Quadriplegic CP is the most prevalent pediatric condition with severe osteopenia. The prevalence of CP is 2 to 3 per 1000 live births, and 20% are involved to the extent that they are unable to ambulate.(21
) Other pediatric disorders are also associated with severe motor impairment, including the muscular dystrophies, myelodysplasia (spina bifida), spinal cord injuries, cerebellar (Friedrich) ataxia, spinal muscular atrophy, Rett syndrome, and severe traumatic brain injury. Despite the wide variation in pathophysiologies, these conditions have in common skeletal fragility.
Undoubtedly, diminished ambulation is a major factor, but it is important to recognize that the etiology of skeletal fragility in these children is complex, resulting from the interplay of potentially multiple factors. For examples, BMD in the proximal femur but not the lumbar spine is severely diminished in boys with Duchenne MD early in the course of the disease before ambulation is significantly affected.(7
) In persons with acute spinal cord injury, BMD is truly lost, but in children with CP, generally BMD increases over time despite declining BMD Z
); skeletal fragility in CP is part of a more complex growth disorder.(22
) Nutritional factors and medications such as steroids and anticonvulsants can contribute to poor bone health in children with these conditions. Short-term immobilization for surgeries or fractures, diminished sunlight exposure, feeding difficulties, and altered pubertal progression also may be important factors in children with assorted physical disabilities.
Not only is the etiology of skeletal fragility complex in these children, so too is the assessment. Joint contractures, hip dysplasia, and metallic implants usually prevent reliable measures of BMD in the proximal femur; less commonly, scoliosis and spinal fusion instrumentation prevent DXA measures in the lumbar spine. It is critical to note in children with physical impairments that measures of BMD in the lumbar spine may not accurately reflect BMD in the femur. In this study, the correlation between BMD Z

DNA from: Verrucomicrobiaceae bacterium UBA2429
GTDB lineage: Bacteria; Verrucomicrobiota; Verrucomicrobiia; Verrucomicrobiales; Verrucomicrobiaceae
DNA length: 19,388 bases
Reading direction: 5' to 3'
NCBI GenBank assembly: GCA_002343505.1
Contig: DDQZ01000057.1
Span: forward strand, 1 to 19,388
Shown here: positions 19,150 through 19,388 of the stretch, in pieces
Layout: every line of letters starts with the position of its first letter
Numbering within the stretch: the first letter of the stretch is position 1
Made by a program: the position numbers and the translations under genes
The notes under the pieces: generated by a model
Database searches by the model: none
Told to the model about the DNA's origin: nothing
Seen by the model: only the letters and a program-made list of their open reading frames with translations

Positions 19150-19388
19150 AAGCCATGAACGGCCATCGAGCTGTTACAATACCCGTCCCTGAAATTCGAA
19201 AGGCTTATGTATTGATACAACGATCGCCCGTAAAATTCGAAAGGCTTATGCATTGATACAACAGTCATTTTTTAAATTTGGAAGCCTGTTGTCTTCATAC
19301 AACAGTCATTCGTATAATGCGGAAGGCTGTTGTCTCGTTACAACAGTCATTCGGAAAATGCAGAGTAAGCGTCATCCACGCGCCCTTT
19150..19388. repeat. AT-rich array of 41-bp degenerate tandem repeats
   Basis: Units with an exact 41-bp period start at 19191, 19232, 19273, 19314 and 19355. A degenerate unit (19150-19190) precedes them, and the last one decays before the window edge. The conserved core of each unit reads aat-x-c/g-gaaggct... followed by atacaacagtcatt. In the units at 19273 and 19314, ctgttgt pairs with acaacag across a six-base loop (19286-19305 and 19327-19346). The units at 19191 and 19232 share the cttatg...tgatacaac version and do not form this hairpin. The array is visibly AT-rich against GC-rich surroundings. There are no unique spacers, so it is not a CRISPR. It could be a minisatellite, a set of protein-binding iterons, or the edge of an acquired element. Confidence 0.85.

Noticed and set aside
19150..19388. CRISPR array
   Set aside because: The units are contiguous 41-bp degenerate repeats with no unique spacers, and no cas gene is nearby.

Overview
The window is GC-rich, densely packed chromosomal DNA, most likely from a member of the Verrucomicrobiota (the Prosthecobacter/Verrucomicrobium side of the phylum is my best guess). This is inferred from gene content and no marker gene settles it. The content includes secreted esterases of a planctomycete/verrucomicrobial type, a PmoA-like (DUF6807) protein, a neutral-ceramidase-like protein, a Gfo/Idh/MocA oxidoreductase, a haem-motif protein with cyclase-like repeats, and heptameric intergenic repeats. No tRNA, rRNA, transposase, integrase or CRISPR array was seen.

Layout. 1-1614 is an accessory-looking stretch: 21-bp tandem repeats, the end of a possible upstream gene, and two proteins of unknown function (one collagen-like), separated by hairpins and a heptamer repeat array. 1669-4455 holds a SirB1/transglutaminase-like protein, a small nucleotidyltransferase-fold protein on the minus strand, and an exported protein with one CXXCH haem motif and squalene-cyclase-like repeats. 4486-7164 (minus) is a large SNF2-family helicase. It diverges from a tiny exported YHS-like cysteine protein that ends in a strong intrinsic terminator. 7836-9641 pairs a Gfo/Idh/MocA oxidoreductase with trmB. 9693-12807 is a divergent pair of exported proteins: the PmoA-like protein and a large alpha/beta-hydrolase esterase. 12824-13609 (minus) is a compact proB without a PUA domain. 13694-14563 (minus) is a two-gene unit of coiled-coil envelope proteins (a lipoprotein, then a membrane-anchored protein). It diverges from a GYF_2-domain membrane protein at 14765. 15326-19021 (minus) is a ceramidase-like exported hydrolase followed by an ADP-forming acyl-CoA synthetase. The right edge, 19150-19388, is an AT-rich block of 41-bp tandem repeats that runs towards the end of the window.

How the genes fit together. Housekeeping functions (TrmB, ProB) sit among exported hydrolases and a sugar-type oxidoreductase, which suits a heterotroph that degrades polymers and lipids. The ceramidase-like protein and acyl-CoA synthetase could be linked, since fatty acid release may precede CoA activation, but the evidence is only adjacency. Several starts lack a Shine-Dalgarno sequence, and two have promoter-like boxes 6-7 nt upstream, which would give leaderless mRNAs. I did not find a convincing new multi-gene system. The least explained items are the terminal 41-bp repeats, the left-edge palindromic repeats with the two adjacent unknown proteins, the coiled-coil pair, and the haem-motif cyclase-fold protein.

-scores in the lumbar spine and region 1 of the distal femur was only 0.37 compared with a correlation of 0.61 reported in normal children.(18
) Other reports confirm the often large differences between BMD Z
-scores in the femur and spine of children with low BMD.(7
) In clinical practice with these children, one should not be falsely reassured by a lumbar spine BMD Z
-score that is only mildly to moderately low; BMD Z
-score in the femur is likely to be at least 1.0 lower, and in this series, one-third were at least 3.0 lower.
Technical difficulties are generally apparent when attempting to obtain an assessment of BMD. However, the more subtle issue routinely overlooked is whether the BMD assessment in a child with a particular condition is at all relevant to the clinical problem of fractures in that specific population. In children with physical impairments, the femur is the most common site of fracture,(7
) and very rarely do they sustain spinal compression fractures. This, coupled with the weak correlation between BMD Z
-scores in the femur and spine, likely explains the finding in a previous longitudinal study that BMD Z
-scores in the lumbar spine did not predict fracture risk in a small series of 43 children and adolescents with CP and little or no ability to ambulate.(11
) In this much larger study, the simple cross-sectional data (see ) suggest that lumbar spine BMD Z
-scores likely do correlate with fracture risk. However, the sophisticated survivorship analysis necessary to account for age could not be applied successfully to the lumbar spine data owing to an inadequate sample size. Thus the relationship between lumbar spine DXA measures and fractures in this population is currently best characterized as “unproven.”
Another complexity in the assessment of pediatric bone “density” relates to the fact that DXA provides measures of aBMD (g/cm2) rather than measures of true volumetric density (g/cm3). As a result, differences in bone size can significantly affect the measured aBMD independent of any differences in true volumetric density. This difference between aBMD and volumetric measures has resulted in the widespread practice of “correcting” or “adjusting” for size of pediatric subjects when interpreting DXA aBMD measurements. Typically, such adjustments are based on height of the child, but in nonambulatory children it is difficult to obtain an accurate measure of height owing to contractures, scoliosis, and the inability to stand erect. As a result, height measures were not consistently available for subjects in this series. However, it was found that simple age- and gender-normalized Z-scores for BMD in the distal femur, without consideration of subject size, correlated strongly with fracture. The issue of whether or not some sort of adjustment for size of the subject would strengthen the relationship between distal femur DXA measures and fracture warrants further investigation.